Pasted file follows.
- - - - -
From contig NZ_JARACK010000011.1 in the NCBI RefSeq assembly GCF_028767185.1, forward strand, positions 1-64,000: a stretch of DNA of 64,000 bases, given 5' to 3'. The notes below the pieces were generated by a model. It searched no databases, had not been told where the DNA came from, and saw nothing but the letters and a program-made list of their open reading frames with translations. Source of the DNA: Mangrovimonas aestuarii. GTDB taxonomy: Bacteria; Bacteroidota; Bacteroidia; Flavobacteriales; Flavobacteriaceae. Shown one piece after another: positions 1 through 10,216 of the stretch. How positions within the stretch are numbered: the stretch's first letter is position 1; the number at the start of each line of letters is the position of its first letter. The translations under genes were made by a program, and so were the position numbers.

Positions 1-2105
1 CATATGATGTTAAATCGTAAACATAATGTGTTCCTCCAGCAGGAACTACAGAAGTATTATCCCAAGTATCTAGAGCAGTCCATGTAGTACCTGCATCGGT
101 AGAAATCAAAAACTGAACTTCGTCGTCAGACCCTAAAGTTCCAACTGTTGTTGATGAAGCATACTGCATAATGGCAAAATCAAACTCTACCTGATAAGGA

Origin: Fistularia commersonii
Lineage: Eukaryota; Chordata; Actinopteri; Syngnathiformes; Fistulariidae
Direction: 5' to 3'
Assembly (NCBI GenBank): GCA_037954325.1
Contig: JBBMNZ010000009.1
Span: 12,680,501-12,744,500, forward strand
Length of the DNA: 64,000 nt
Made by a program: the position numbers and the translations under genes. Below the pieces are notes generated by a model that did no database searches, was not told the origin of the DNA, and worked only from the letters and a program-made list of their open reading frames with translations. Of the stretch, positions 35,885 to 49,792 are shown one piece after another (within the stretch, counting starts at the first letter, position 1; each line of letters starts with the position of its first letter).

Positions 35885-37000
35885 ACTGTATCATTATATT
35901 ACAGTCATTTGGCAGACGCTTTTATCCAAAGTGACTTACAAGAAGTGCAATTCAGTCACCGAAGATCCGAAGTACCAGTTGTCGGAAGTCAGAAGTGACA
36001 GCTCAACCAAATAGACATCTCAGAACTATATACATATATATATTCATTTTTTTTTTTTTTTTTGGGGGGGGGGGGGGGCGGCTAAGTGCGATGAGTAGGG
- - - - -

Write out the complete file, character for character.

From contig NZ_JARACK010000011.1 in the NCBI RefSeq assembly GCF_028767185.1, forward strand, positions 1-64,000: a stretch of DNA of 64,000 bases, given 5' to 3'. The notes below the pieces were generated by a model. It searched no databases, had not been told where the DNA came from, and saw nothing but the letters and a program-made list of their open reading frames with translations. Source of the DNA: Mangrovimonas aestuarii. GTDB taxonomy: Bacteria; Bacteroidota; Bacteroidia; Flavobacteriales; Flavobacteriaceae. Shown one piece after another: positions 1 through 10,216 of the stretch. How positions within the stretch are numbered: the stretch's first letter is position 1; the number at the start of each line of letters is the position of its first letter. The translations under genes were made by a program, and so were the position numbers.

Positions 1-2105
1 CATATGATGTTAAATCGTAAACATAATGTGTTCCTCCAGCAGGAACTACAGAAGTATTATCCCAAGTATCTAGAGCAGTCCATGTAGTACCTGCATCGGT
101 AGAAATCAAAAACTGAACTTCGTCGTCAGACCCTAAAGTTCCAACTGTTGTTGATGAAGCATACTGCATAATGGCAAAATCAAACTCTACCTGATAAGGA

Origin: Fistularia commersonii
Lineage: Eukaryota; Chordata; Actinopteri; Syngnathiformes; Fistulariidae
Direction: 5' to 3'
Assembly (NCBI GenBank): GCA_037954325.1
Contig: JBBMNZ010000009.1
Span: 12,680,501-12,744,500, forward strand
Length of the DNA: 64,000 nt
Made by a program: the position numbers and the translations under genes. Below the pieces are notes generated by a model that did no database searches, was not told the origin of the DNA, and worked only from the letters and a program-made list of their open reading frames with translations. Of the stretch, positions 35,885 to 49,792 are shown one piece after another (within the stretch, counting starts at the first letter, position 1; each line of letters starts with the position of its first letter).

Positions 35885-37000
35885 ACTGTATCATTATATT
35901 ACAGTCATTTGGCAGACGCTTTTATCCAAAGTGACTTACAAGAAGTGCAATTCAGTCACCGAAGATCCGAAGTACCAGTTGTCGGAAGTCAGAAGTGACA
36001 GCTCAACCAAATAGACATCTCAGAACTATATACATATATATATTCATTTTTTTTTTTTTTTTTGGGGGGGGGGGGGGGCGGCTAAGTGCGATGAGTAGGG